Monday, February 28, 2011

Top Dem Seeks EPA Studies on Possible Toxic Shale Wastewater--Pittsburgh Gazette

February 28, 2011
By Daniel Malloy

WASHINGTON -- The top Democrat on the House Natural Resources Committee is asking the Environmental Protection Agency for a slew of documents related to natural gas hydraulic fracturing.

Responding to an investigative piece published over the weekend in the New York Times, Rep. Ed Markey, D-Mass., wrote a letter to EPA Administrator Lisa P. Jackson asking for responses to various reports in the Times story regarding toxic wastewater from fracking.

"I do not believe that the price for energy extracted from deep beneath the earth's surface should include a risk to the health of those who live above it," he wrote in a letter dated Saturday. "I am outraged that state and federal regulators were evidently well aware of the risks that the wastewater might pose, but instead chose to adopt a 'see no evil, hear no evil approach' to regulation by ignoring them."

Mr. Markey asked Ms. Jackson to provide any new steps the agency is taking to test sources of drinking water that are downstream from treatment plants that take in drilling waste and, if no regulatory changes are planned, to justify that decision in light of the Times report.

He also asks for internal agency documents regarding studies of wastewater treatment plants and their ability to remove radium and other toxic substances from drilling waste, and other possible harmful outcomes related to processing the byproducts of fracking.

Hydraulic fracturing, a newly booming industry in Pennsylvania because of the Marcellus Shale natural gas deposits, involves pumping a mix of water, sand and chemicals deep underground to break up rock formations to release the gas.

Mr. Markey has long been a leading Democratic voice on environmental issues. He was a co-author of the 2009 cap-and-trade climate legislation that passed the House but failed to go anywhere in the Senate.

Gas Drilling's Environmental Threat Hydrofracked? One Man’s Mystery Leads to a Backlash Against Natural Gas Drilling

"Louis Meeks’ well water contains methane gas, hydrocarbons, lead and copper, according to the EPA’s test results. When he drilled a new water well, it also showed contaminants. The drilling company EnCana is supplying Meeks with drinking water.

Abrahm Lustgarten, ProPublica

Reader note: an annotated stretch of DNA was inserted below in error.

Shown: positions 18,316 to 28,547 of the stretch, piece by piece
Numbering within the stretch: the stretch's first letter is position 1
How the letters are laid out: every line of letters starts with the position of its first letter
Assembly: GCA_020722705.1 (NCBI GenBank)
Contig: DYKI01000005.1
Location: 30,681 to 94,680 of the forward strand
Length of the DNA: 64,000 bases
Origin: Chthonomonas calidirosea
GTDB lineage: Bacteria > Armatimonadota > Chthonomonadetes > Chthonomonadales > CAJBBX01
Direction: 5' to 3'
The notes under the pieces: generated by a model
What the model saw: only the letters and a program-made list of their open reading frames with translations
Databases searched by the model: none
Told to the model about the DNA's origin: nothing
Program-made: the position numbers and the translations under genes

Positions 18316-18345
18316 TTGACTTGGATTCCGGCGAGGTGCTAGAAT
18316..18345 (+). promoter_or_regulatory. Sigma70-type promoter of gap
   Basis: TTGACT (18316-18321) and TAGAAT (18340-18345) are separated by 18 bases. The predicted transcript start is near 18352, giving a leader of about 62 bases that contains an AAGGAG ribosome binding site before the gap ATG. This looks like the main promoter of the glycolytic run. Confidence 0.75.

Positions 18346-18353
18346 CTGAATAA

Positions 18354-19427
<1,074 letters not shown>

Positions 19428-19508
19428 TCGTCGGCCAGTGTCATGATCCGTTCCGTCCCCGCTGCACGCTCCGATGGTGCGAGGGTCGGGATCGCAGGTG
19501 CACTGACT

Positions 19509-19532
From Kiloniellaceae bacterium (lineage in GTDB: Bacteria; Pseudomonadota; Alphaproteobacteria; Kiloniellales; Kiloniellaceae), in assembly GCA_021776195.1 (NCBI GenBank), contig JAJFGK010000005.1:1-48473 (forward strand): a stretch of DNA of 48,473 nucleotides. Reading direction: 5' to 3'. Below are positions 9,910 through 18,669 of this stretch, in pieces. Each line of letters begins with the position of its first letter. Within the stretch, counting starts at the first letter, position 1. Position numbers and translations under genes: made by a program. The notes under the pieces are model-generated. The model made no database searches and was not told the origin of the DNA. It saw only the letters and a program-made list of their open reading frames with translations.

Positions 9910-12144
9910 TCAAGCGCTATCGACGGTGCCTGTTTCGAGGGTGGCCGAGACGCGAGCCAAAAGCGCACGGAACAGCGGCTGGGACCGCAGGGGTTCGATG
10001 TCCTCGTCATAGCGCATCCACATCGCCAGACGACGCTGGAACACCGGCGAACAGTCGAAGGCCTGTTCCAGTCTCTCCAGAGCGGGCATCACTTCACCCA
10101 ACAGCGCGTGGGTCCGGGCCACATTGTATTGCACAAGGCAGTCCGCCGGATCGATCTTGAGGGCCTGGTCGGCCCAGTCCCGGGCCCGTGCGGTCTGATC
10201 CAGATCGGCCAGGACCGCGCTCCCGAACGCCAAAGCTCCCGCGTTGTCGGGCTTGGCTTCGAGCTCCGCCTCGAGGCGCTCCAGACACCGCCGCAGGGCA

Feb. 25, 2011, 6 a.m.

There are few things a family needs to survive more than fresh drinking water. And Louis Meeks, a burly, jowled Vietnam War hero who had long ago planted his roots on these sparse eastern Wyoming grasslands, was drilling a new well in search of it.

Drilling Regulatory Staffing in Your State

The drill bit spun, whining against the alluvial mud and rock that folds beneath the Wind River Range foothills. It ploughed to 160 feet, but the water that spurted to the surface smelled foul, like a parking lot puddle drenched in motor oil. It was no better — yet — than the water Meeks needed to replace.

Meeks used to have abundant water on his small alfalfa ranch, a 40-acre plot speckled with apple and plum trees northeast of the Wind River Mountains and about five miles outside the town of Pavillion. For 35 years he drew it clear and sweet from a well just steps from the front door of the plain, eight-room ranch house that he owns with his wife, Donna. Neighbors would stop off the rural dirt road on their way to or from work in the gas fields to fill plastic jugs; the water was better than at their own homes.

But in the spring of 2005, Meeks’ water had turned fetid. His tap ran cloudy, and the water shimmered with rainbow swirls across a filmy top. The scent was sharp, like gasoline. And after 20 minutes — scarcely longer than you’d need to fill a bathtub — the pipes shuttered and popped and ran dry.

Meeks suspected that environmental factors were to blame. He focused on the fact that Pavillion, home of a single four-way stop sign and 174 people, lies smack in the middle of Wyoming’s gas patch. Since the mid 1990’s, more than 1,000 gas wells had been drilled in the region — some 200 of them right around Pavillion — thousands of feet through layers of drinking water and into rock that yields tiny rivulets of trapped gas. The drilling has left abandoned toxic waste pits scattered across the landscape.It has also disturbed the earth itself. One step in the drilling cracks and explodes the earth in a physical assault that breaks up the crust and shakes the gas loose. In that process, called hydraulic fracturing, a brew of chemicals is injected deep into the earth to lubricate the fracturing and work its way into the rock. How far it goes and where it ends up, no one really knows. Meeks wondered if that wasn’t what ruined his well....continued......

Resident tells Bradford County commissioners not to forget gas drilling problems

February 25, 2011

TOWANDA - At the Bradford County commissioners' meeting on Thursday, Standing Stone Township resident Diane Ward held up a poster board on which were displayed the photographs of seven homes in Wilmot and Terry townships that have water buffaloes on the properties, which she said were provided by gas drilling companies.

She said the value of the homes has probably dropped 85 percent. "In other words, these homes are worthless without water," she said.

"You can't say gas drilling is going very well and forget about people" whose water wells have been affected by it, she said.

She said that a public comment period is under way on proposed regulations on natural gas drilling that the Delaware River Basin Commission may adopt and she encouraged the Bradford County commissioners to read the regulations and provide comment on them.....continued.....